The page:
Doctor or nurse? Blurring the lines of medical treatment
Friday, April 18, 2014
Academic Medicine, the journal of the American Association of Medical Colleges, recently called for articles addressing these questions: What is a doctor? What is a nurse? Thirty years ago this would have been an absurd issue not only for doctors and nurses, but for patients as well.
Roles were clearly delineated within the disciplines. The white coat indicated a doctor, and the white uniform and cap identified the nurse. These two questions alone could minimize the role of the doctor in today's society.
But the big reason for the question raised by Academic Medicine is that there has been an influx of women into the field of medicine. The unspoken question here is whether nurses and doctors still have delineated roles, or are the roles, along with the skills, beginning to equalize? It could be argued that the only thing truly separating doctors from nurses is ultimate responsibility.
To prove a point, a clinical trial was published in March determining if nurses in the emergency department could reduce pulled elbows — a common injury in young children under age 5 — at a rate similar to that of physicians. Andrew Dixon, M.D., and colleagues performed an open, cluster-randomized controlled trial to determine whether triage nurses in the ED could fix the condition, often referred to as nursemaid's elbow.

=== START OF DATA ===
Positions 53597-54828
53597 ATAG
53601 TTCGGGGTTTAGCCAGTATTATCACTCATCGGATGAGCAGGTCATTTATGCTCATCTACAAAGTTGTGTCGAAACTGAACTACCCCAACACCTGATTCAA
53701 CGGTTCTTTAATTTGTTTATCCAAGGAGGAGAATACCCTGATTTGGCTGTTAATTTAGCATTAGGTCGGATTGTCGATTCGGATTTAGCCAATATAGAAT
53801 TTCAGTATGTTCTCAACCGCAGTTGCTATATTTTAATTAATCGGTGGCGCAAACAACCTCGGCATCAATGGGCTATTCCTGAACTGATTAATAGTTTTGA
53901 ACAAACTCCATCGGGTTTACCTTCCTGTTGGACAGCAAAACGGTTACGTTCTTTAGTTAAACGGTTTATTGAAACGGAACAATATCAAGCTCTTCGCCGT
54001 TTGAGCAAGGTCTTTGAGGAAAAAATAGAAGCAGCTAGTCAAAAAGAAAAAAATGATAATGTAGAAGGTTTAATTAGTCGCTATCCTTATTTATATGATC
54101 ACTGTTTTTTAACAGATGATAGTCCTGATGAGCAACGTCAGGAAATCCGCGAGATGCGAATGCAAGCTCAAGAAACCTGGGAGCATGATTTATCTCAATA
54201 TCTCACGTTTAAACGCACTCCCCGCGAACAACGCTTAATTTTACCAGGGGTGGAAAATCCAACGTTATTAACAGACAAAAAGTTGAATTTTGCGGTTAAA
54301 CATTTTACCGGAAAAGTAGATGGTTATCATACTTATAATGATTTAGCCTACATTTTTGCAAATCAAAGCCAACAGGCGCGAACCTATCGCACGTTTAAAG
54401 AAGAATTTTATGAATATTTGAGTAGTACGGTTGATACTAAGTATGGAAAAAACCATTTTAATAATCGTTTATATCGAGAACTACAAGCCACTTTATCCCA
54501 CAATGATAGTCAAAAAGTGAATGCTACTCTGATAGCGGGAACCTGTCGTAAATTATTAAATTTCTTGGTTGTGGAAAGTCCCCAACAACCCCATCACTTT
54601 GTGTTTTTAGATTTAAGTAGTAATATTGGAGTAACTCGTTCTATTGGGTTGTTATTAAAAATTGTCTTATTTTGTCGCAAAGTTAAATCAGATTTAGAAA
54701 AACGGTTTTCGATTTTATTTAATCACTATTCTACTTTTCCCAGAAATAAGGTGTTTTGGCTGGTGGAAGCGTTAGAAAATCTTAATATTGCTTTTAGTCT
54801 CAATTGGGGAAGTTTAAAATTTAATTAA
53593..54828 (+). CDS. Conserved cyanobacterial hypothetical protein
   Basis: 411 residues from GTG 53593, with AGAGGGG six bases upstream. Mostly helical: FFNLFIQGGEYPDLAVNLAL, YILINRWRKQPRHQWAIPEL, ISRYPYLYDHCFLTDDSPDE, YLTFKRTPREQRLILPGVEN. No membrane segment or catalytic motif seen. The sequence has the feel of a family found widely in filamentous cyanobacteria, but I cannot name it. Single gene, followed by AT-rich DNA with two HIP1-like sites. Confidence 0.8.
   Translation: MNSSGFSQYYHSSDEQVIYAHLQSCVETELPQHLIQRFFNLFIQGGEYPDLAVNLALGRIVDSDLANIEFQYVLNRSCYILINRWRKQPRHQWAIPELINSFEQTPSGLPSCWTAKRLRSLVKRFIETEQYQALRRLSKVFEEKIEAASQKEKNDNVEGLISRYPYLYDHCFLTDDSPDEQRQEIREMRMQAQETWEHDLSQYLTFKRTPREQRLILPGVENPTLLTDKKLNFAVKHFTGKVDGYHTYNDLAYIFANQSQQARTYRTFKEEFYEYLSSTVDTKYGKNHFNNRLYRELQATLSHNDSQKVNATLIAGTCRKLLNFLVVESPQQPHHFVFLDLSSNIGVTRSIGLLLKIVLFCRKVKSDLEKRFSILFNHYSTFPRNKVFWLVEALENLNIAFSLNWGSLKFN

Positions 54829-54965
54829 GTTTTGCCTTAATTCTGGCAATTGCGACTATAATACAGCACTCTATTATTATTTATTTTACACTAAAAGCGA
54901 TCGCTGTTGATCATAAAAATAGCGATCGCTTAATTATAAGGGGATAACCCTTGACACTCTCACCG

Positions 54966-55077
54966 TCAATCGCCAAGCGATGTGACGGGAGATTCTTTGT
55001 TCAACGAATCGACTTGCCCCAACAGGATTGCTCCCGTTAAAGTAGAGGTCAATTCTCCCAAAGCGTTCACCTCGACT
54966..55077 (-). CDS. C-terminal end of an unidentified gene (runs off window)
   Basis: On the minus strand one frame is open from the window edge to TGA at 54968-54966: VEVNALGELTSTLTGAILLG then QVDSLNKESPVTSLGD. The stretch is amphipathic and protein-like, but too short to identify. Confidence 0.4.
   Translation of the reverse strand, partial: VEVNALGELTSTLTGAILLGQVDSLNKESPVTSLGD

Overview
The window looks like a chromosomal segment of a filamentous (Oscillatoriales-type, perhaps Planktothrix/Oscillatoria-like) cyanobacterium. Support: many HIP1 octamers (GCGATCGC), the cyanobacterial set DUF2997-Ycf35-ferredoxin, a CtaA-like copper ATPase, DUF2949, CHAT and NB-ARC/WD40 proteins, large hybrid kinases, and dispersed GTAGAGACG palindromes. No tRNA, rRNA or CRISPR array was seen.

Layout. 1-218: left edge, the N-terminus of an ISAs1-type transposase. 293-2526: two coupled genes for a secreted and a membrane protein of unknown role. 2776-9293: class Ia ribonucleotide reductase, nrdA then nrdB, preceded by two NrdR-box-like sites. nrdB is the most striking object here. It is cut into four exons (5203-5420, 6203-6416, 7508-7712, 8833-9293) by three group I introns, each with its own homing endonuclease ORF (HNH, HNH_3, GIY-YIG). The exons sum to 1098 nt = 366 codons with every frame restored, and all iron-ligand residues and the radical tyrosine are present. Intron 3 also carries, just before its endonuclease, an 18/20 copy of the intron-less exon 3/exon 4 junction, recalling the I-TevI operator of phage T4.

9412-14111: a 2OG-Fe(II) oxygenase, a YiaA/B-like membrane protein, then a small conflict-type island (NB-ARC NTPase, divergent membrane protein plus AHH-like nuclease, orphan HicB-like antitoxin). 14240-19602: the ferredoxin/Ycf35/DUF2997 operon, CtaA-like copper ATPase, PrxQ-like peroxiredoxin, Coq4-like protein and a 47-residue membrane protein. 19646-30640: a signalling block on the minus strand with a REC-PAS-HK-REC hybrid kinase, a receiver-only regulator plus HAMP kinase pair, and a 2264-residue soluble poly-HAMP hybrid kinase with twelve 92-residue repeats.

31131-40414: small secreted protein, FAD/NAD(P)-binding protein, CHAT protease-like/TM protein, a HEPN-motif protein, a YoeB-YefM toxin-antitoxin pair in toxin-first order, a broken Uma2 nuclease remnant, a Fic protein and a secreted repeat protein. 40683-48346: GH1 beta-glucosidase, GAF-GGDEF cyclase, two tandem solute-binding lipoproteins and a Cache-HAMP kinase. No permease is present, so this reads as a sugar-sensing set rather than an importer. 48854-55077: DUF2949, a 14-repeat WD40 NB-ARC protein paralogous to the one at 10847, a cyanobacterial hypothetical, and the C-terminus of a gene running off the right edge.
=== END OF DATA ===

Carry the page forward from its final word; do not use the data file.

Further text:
The trial involved 268 children at the Children's Hospital of Eastern Ontario in Ottawa, Canada. The children were assigned to either a physician or a nurse trained in treating the condition. Of the children assigned to receive physician-initiated care, 96.7 percent had a successful reduction. Those who were assigned to receive nurse-treatment care had an 84.7 percent successful reduction, 12 percent below the physician rate.
In most cases, nurses accurately identified and reduced radial-head subluxation, and children in the nurse-treatment group had a shortened length of stay compared to children in the physician-treatment group, spending an average of 55 minutes less in the ED.
So, what does this all mean?
As far as this study goes, it is unclear why the nurses were not as successful as physicians at reducing radial head subluxation, but it might be related to lack of experience with the procedure. Although the nurses did not meet the target for reducing the injury, their success rate was still high, and there could be benefits for using trained nurses to help reduce the injury.
According the authors, task-shifting in healthcare involves trade-offs.
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